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The education system becomes a demolition zone


“Please excuse our mess”: It’s a sign that all of us have encountered at a construction site at one time or another. It tells customers and passersby that, despite the current disorder, a more impressive setting will emerge — hopefully in the near future.

Looking back on the performance of the North Carolina General Assembly, it’s increasingly clear that state lawmakers should have placed such a sign around their work in the field of education, because it was and is messy.

The only problem is that it’s not at all clear that the mess will be cleaned up anytime soon.

From pre-Kindergarten to community colleges to the university system, public education and public institutions have been ripped apart by huge budget cuts in the name of “fiscal accountability” and “reform.”

Of course, one of the first things a builder knows is that if you want a beautiful, high-quality structure at the end of construction, you cannot try to build “on the cheap.” Unfortunately, that is precisely what North Carolinians are being asked to settle for as state per pupil spending on public schools has plummeted from 45th to 49th or 50th in the country.

Budget cuts have also made it more difficult to keep teachers in classrooms. Although the General Assembly said it would provide enough money for school districts to prevent the layoff any teachers, according to the Department of Public Instruction (DPI), in the 2011-2012 school year, 1,723 K-12 classroom teaching positions were eliminated and 534 teachers were laid off. That is no way to build a successful school system in a growing state.

While traditional public schools receive funding cuts, the General Assembly raised the cap on the number of charter schools that can operate in the state. In fact, they are so anxious to create “competition” for traditional public schools that some applications will be “fast-tracked.”

While builders know that they want to finish the construction on-time and under budget, they also know that building too fast can result in a whole structure collapsing. That, unfortunately, is what is happening with charter schools. When charter schools operate as they were intended, they can be a valuable resource to educating students. Charter schools have fewer regulations in order to create innovative techniques that can be brought into traditional public school classrooms.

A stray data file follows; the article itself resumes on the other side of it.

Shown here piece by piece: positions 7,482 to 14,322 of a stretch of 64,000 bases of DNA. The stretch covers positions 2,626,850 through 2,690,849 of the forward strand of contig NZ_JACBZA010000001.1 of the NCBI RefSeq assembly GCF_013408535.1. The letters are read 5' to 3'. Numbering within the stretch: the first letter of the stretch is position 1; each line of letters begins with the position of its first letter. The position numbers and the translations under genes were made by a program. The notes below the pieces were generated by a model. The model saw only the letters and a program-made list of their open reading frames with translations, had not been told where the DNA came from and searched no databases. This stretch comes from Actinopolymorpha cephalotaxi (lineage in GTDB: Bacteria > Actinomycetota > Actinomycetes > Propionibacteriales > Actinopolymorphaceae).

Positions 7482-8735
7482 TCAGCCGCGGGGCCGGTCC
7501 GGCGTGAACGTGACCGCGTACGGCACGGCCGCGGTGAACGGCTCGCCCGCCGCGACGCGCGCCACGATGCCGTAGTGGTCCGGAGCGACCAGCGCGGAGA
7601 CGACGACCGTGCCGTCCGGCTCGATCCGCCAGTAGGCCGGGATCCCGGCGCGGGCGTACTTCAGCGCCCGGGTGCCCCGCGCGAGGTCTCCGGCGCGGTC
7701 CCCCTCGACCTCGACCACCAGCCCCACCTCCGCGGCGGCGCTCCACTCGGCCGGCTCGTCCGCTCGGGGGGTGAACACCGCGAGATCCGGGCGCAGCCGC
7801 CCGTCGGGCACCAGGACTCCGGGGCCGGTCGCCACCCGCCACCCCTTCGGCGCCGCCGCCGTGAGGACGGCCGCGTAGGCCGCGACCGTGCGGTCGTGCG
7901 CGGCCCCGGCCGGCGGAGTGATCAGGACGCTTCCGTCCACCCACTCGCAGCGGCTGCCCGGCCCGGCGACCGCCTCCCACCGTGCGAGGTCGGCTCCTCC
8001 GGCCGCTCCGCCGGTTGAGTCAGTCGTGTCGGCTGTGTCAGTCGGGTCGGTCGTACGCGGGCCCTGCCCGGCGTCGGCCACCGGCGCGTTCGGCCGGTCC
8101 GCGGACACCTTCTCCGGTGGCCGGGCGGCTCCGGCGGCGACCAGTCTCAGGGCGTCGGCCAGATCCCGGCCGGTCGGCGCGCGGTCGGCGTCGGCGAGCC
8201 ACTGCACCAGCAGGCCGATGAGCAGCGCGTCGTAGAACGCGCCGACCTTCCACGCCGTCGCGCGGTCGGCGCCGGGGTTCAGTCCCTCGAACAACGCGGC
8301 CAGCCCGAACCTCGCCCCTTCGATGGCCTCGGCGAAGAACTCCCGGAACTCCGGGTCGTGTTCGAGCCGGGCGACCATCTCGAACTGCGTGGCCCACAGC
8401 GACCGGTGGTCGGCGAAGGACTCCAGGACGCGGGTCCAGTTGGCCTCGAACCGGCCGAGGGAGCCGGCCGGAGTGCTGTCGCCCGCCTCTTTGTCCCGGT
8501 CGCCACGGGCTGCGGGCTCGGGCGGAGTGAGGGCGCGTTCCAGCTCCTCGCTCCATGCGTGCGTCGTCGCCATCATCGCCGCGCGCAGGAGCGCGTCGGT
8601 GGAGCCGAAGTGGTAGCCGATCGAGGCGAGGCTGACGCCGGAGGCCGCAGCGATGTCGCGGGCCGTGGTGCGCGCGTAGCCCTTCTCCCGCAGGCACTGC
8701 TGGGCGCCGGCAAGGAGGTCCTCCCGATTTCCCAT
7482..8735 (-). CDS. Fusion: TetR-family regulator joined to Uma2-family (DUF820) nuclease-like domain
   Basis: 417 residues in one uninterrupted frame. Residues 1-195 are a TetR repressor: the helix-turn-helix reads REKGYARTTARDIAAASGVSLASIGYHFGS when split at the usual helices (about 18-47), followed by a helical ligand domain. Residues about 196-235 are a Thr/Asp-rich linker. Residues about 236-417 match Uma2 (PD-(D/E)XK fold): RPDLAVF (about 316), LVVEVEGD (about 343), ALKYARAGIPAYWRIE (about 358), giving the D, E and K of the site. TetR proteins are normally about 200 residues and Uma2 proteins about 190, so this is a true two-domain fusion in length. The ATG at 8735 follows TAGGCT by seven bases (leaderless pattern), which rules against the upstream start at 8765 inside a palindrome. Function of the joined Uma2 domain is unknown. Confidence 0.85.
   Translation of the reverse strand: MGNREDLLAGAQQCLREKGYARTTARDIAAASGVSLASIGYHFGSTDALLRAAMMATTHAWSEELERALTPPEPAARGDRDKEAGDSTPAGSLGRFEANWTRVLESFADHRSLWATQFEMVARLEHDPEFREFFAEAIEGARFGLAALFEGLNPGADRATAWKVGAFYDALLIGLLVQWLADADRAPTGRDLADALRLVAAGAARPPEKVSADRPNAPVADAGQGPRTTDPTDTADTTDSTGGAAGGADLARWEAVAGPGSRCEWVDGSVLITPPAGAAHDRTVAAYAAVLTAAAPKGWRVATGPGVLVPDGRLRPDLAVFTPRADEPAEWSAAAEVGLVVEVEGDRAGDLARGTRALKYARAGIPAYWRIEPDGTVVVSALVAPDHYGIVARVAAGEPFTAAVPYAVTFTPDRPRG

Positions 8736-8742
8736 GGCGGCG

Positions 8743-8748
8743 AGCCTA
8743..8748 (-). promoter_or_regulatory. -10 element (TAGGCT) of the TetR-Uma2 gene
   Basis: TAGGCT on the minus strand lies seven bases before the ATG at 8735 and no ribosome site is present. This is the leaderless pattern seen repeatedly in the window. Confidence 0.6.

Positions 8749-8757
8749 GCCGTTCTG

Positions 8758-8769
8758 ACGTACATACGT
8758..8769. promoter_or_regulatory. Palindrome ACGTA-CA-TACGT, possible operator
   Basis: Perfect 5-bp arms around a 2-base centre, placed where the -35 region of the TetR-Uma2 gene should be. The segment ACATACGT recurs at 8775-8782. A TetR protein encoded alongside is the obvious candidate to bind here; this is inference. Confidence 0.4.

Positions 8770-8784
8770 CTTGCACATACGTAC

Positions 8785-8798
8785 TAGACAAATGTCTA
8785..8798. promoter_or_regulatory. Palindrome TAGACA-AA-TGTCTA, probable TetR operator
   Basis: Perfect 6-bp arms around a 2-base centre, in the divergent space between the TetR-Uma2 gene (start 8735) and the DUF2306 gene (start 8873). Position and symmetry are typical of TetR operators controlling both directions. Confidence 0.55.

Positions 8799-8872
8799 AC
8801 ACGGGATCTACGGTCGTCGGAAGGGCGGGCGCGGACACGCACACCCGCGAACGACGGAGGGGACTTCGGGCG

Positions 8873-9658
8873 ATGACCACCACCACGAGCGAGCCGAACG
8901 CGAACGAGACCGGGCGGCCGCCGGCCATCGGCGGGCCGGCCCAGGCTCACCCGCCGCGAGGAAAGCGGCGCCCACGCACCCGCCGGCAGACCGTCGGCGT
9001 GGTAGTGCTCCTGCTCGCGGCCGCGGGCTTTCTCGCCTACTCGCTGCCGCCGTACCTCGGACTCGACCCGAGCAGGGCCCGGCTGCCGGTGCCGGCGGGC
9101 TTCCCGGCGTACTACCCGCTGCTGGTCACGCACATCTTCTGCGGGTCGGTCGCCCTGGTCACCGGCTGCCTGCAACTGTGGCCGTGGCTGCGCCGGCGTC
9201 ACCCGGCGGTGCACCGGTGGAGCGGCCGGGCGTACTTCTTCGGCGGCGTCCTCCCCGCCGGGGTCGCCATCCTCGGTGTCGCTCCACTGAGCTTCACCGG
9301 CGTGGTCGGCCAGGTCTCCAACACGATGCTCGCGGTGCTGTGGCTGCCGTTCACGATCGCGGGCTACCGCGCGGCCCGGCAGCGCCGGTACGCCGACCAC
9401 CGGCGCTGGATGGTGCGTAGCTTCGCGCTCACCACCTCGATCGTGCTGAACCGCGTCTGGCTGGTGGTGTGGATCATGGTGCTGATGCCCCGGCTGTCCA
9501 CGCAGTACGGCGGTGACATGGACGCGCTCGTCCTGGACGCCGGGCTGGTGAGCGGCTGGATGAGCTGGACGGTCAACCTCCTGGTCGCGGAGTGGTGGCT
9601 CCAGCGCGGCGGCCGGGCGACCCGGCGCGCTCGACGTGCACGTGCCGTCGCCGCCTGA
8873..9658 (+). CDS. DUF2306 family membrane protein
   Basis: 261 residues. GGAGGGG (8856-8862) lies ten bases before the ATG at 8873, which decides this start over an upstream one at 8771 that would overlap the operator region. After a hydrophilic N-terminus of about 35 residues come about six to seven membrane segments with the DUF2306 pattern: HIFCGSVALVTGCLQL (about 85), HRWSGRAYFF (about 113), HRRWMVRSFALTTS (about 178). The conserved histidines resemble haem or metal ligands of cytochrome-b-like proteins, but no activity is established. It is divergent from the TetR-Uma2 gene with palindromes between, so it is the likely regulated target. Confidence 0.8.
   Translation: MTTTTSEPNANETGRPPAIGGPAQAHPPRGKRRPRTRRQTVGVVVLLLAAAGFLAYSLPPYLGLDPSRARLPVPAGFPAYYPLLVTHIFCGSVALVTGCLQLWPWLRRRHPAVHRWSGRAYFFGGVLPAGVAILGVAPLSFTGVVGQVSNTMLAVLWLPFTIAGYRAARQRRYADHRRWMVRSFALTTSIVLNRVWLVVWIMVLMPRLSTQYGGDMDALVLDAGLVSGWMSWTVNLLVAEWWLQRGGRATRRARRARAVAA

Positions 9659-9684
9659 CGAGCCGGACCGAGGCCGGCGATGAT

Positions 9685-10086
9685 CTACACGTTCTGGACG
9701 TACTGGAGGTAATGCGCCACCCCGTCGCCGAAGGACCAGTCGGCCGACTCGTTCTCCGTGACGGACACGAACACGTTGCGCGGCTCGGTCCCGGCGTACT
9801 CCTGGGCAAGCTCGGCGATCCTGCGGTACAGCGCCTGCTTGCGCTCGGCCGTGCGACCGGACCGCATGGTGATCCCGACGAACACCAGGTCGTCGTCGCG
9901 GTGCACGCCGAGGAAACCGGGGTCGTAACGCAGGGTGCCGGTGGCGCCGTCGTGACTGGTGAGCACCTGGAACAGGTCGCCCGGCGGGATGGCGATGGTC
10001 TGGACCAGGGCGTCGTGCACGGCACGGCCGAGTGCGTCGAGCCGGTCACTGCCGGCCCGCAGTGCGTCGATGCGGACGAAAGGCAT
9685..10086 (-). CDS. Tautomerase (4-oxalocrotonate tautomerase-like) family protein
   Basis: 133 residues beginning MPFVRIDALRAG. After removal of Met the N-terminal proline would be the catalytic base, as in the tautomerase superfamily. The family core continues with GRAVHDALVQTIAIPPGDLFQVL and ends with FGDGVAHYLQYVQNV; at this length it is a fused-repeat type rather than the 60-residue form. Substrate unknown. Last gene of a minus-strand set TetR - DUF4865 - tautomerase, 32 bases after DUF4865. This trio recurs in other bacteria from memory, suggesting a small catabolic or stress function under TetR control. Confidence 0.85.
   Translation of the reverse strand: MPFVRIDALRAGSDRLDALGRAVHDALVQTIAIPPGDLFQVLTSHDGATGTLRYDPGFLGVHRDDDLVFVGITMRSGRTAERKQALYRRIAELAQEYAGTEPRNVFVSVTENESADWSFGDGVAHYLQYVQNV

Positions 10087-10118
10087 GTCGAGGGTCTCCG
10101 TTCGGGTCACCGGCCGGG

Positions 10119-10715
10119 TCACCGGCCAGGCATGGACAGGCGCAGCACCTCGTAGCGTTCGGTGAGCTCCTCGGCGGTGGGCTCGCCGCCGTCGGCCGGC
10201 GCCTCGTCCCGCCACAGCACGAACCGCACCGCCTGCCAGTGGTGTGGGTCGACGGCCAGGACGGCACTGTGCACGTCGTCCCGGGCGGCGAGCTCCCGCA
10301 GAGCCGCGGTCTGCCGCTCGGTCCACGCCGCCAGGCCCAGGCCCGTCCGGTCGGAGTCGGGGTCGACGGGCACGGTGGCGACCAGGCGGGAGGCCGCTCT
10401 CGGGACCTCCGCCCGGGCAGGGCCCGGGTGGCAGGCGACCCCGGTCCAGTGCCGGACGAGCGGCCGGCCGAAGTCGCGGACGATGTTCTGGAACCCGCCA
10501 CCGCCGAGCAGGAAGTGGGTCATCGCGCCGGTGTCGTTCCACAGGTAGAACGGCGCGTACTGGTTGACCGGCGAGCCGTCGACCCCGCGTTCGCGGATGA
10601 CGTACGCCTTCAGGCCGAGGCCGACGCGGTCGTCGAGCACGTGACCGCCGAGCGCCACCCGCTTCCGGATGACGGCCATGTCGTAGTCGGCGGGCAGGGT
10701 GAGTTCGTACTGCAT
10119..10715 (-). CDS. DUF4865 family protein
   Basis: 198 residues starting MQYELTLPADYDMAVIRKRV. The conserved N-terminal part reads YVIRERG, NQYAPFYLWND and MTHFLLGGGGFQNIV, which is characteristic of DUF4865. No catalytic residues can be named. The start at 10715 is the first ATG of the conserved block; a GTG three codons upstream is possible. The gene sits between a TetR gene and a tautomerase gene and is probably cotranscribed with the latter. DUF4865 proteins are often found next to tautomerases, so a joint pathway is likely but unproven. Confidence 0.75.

This is not, however, what the current legislature intends. Rather than advancing charters in order to help public schools, most of the public justifications for the rapid expansion of charters have been based upon the argument that traditional public schools are “failing” and that there has to be an “alternative.”

The number of these alternatives is already so large that it is impossible for the small number of DPI staffers assigned the task to effectively monitor them.

Fast-tracking applications to create more charters could well overwhelm an already overworked group. That is not a good model for building a superior public education system.

Pre-Kindergarten programs also were radically restructured. The much-acclaimed More at Four program was renamed “North Carolina Pre-Kindergarten” and slammed with huge budget cuts. These cuts hit the program so hard that there was a change in who was eligible for the free service and low-income parents who depend on the program to educate their children while they work are now required to pay a fee which could equal 10% of their gross income.

Very much like a building code inspector, Judge Howard Manning reviewed what lawmakers did to the program and ordered them to repair the damage. The Governor then issued an Executive Order to ensure the court order was enforced and later guidance from the Department of Human Services about how to fund the program. Thus far, however, the legislative “construction” site remains silent in response.

Higher education was not spared either. Lawmakers used a legislative trick to get around Governor Perdue’s veto of a bill that allowed individual community colleges to opt-out of federal student loan programs. The result is that many students cannot now receive low-cost loans from the federal government to finance their future.

Meanwhile, budget cuts may well give rise to tuition increases in the university system of as much as 40%.

This is not the way to build a post-secondary education system that gives everyone has a chance to compete for the jobs this General Assembly said they would create.

During this legislative session the budget cuts have made a mess of public education. It sometimes leads one to wonder: Is this construction or just demolition? Whatever it is, it is a mess that the residents of North Carolina cannot excuse. And right, now, there’s no indication that things will get better anytime soon.

Chris Hill is the Director of the North Carolina Justice Center’s Education and Law Project.